For years, the coming of winter meant bracing for a water shortage at the Ramirez household in south suburban Blue Island.
“The pipes in the kitchen would freeze, so we’d get water from the bathroom and bring it in here to do our dishes,” said Elyana Ramirez, 30, who lives in the two-bedroom home with her parents and 8-year-old son, Diego. “It was hard.”
Frozen pipes, inaccessible entryways, uneven floors, leaky windows and doors will soon be just a memory for the Ramirez family. Facilities Services chose the Ramirez family as our partner for our fourth year as a sponsor with Rebuilding Together Metro Chicago, a volunteer organization preserving and revitalizing metro Chicago’s low-income homes and communities.
“We are so excited. There’s a lot that needs to be done,” Elyana said in March when FS skilled trades employees visited the family. “Seeing them here…it’s like a dream. It doesn’t feel real.”
A wide variety of home repairs will be made at the Ramirez’s home, with a focus on upgrading the home to more easily accommodate Diego and his grandfather Rogelio, who both rely on wheelchairs for mobility. While the family has lived in the home for 28 years, in recent years both Diego and Rogelio lost mobility and the home is no longer functional.
There were no handrails in the home. Clutter prevents free movement. A mix of carpet and other flooring creates a kind of obstacle course, requiring Elyana to lift or lower her father or son in their wheelchairs multiple times to travel from one room to another. A foyer with a sunken floor had doors that opened into other doorways, making even entering the home a challenge, Elyana said.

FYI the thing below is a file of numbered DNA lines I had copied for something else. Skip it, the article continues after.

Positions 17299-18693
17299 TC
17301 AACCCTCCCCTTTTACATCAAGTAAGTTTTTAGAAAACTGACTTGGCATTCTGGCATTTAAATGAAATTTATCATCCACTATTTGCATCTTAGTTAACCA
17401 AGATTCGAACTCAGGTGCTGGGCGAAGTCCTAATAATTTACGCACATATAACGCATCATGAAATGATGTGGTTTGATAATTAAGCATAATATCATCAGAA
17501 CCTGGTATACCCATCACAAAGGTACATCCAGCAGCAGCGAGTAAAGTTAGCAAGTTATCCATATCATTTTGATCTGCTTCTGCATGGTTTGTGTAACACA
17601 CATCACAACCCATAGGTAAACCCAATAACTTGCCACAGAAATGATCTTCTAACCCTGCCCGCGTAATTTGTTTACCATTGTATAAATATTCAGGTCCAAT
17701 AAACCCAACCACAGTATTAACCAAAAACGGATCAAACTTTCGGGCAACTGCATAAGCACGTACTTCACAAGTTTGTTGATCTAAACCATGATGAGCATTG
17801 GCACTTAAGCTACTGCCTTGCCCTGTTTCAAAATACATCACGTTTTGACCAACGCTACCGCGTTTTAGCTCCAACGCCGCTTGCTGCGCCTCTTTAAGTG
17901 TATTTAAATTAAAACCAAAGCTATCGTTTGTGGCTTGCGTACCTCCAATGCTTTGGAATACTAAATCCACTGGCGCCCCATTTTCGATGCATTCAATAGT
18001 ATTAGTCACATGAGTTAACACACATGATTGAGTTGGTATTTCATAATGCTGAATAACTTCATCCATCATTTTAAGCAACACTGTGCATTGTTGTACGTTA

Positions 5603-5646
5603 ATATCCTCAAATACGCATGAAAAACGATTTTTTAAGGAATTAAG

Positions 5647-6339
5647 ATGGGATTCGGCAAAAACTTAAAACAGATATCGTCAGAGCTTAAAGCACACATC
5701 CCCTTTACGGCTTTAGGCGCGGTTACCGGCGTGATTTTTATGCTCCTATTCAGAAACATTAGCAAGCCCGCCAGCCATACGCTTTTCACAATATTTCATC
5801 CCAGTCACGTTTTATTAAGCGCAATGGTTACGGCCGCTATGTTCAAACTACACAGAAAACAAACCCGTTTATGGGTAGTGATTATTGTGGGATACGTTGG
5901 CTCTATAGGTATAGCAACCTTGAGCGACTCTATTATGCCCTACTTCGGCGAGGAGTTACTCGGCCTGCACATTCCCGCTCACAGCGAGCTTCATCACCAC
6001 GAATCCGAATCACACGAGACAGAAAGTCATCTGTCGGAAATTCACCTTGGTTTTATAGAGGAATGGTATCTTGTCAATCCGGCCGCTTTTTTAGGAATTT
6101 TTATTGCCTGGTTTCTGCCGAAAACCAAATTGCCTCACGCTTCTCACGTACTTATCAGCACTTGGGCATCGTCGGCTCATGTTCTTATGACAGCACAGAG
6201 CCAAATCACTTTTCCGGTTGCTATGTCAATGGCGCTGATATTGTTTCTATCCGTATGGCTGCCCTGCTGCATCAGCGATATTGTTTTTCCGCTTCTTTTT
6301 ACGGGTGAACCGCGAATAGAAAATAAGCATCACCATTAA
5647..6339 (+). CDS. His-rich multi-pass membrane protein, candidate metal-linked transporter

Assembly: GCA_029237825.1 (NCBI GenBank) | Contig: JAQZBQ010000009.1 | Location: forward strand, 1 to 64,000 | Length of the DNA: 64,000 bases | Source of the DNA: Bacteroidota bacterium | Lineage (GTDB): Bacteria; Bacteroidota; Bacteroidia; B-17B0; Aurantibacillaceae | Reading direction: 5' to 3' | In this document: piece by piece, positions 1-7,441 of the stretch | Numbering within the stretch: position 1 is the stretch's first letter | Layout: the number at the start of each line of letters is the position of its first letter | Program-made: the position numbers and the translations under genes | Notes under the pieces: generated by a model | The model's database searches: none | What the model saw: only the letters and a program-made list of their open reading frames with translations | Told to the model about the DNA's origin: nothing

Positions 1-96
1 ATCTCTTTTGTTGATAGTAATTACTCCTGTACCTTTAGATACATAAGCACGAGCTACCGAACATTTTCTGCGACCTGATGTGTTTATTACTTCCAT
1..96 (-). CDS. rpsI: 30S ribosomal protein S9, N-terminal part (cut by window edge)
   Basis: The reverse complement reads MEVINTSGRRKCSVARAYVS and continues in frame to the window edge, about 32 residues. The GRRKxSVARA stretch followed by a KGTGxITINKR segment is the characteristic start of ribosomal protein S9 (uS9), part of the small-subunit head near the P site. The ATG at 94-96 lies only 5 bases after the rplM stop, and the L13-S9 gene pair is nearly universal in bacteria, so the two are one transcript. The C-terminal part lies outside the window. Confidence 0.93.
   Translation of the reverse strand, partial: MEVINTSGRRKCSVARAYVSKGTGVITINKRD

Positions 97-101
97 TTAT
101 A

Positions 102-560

A high fever at five-months-old ravaged Diego’s tiny body and left him with congenital neurological impairment. He lacks neck control and is unable to walk or talk. He never cries, so Elyana has learned over the years to watch for other signs, sometimes a tear, to understand when Diego is feeling pain.
Although he can’t speak, Diego communicates with his family in other ways. When he wants to watch cartoons, he rolls himself in front of the T.V. When he’s hungry, he rolls his wheelchair in the kitchen and stares at the stove, which had only one working burner. (FS is replacing the stove and the microwave at the home.)
Elyana is trained to administer intravenous diazepam when Diego has seizures. Sometimes, the seizures leave Diego too weak to attend school, but when he’s well, a bus picks up the second-grader and takes him to school in Midlothian.
While learning to cope with her son’s disability, Elyana moved back in with her parents and shortly thereafter, during a liver and kidney transplant operation, Mr. Ramirez suffered a stroke that affected the right side of his body. He has also battled diabetes, endured brain surgery and recently was hospitalized for hip surgery.
“We’ve lost count of how many things he’s had,” Elyana said. She admits that caring for both her son and her dad is a lot of work and running even the smallest of errands can be challenging when having to load two disabled individuals and two wheelchairs into her Jeep.
Both Elyana and her mother, Alma, who only speaks Spanish, have become emotional when they speak of their challenges and the difference FS is making in their lives. The loving family does not dwell on their setbacks, and they are overjoyed to have a more comfortable space to spend time together.
With such significant structural and accessibility work going on, Elyana said one small item would make a big difference.
“The doorbell. It’s not a priority, but it’d be really nice,” she said. “Especially because we want everyone to come over and see all the changes.”
-- By Amy Lee and Tiffany Grant